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Leber congenital amaurosis is a very rare genetic disease that affects the eyes. Infants born with the disorder may be entirely blind or severely limited in their visual abilities. In addition to vision problems, Leber congenital amaurosis can cause physical symptoms such as cataracts, misshapen pupils, and jerking eye movements. There are currently no proven treatments for the condition, and patients can expect to experience challenges throughout their lives. Low-vision aids, special education programs, and support from friends and family can help children with the disorder learn to overcome many of their problems and eventually become independent, productive individuals.
Researchers have identified more than one dozen genes that contribute to proper eye development and functioning, and Leber congenital amaurosis can be correlated with mutations of any one of the genes. The disease has an autosomal recessive pattern of inheritance, which indicates that both parents must be carriers of the same mutated gene in order for their child to inherit the condition. The type and severity of symptoms can vary depending on which particular gene is involved.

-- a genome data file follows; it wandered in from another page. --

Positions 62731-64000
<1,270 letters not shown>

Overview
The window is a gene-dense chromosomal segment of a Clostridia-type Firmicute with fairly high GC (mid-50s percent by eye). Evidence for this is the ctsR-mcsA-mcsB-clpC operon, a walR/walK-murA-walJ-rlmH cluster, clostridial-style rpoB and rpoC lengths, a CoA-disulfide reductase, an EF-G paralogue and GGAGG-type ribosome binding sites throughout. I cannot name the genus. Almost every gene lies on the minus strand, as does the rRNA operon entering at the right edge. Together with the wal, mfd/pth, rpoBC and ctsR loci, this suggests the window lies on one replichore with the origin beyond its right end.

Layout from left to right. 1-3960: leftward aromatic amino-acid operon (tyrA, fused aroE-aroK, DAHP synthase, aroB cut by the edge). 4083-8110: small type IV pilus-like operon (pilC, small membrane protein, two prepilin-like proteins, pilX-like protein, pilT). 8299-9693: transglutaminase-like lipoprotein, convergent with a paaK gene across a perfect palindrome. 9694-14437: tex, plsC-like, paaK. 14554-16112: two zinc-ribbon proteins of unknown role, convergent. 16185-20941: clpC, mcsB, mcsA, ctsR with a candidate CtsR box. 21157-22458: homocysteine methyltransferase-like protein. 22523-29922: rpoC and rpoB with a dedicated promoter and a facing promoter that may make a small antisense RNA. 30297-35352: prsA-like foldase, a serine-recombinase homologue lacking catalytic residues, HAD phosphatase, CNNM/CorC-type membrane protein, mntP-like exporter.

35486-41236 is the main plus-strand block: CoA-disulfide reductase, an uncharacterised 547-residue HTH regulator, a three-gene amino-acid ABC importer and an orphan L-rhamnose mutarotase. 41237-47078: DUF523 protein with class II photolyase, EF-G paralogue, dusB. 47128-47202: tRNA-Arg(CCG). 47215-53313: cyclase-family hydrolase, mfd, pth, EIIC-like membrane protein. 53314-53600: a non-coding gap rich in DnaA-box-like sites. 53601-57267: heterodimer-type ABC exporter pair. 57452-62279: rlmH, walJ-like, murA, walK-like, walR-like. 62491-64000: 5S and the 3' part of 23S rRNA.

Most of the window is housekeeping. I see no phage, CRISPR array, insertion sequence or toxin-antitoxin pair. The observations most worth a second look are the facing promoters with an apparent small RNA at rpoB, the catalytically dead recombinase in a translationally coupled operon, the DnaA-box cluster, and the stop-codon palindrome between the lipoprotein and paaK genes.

Most infants who inherit Leber congenital amaurosis have some visual response at birth, and problems may not become noticeable for several weeks or months. Parents might first start to worry when their babies fail to respond to visual stimuli or changes in brightness. The eyes may appear cloudy or red most of the time, and the pupils may wander from side-to-side or in a circular pattern. Nystagmus, or sudden unprovoked jerking motions of the eyes, is common. For reasons that are not entirely clear, infants and young children with Leber congenital amaurosis are also prone to constantly poking, rubbing, or hitting their eyes with their hands.
A pediatric specialist can diagnose Leber congenital amaurosis with a series of exams. The retinas are carefully inspected to see if they are unusually shaped or have irregular pigmentation patterns. The eyes are also exposed to electric impulses to measure their sensitivity and determine just how well an infant patient can see. Genetic blood tests may be performed to confirm the presence of mutated genes.
Treatment measures are determined based on the severity of the patient's symptoms. If a patient retains some of his or her sight into childhood, a doctor may prescribe glasses and help the parents make special education arrangements. There are many public and private programs available to help children with vision problems obtain quality educations. Dedicated research is currently underway in hopes of uncovering effective surgical procedures and medicines that can help people with Leber congenital amaurosis in the future.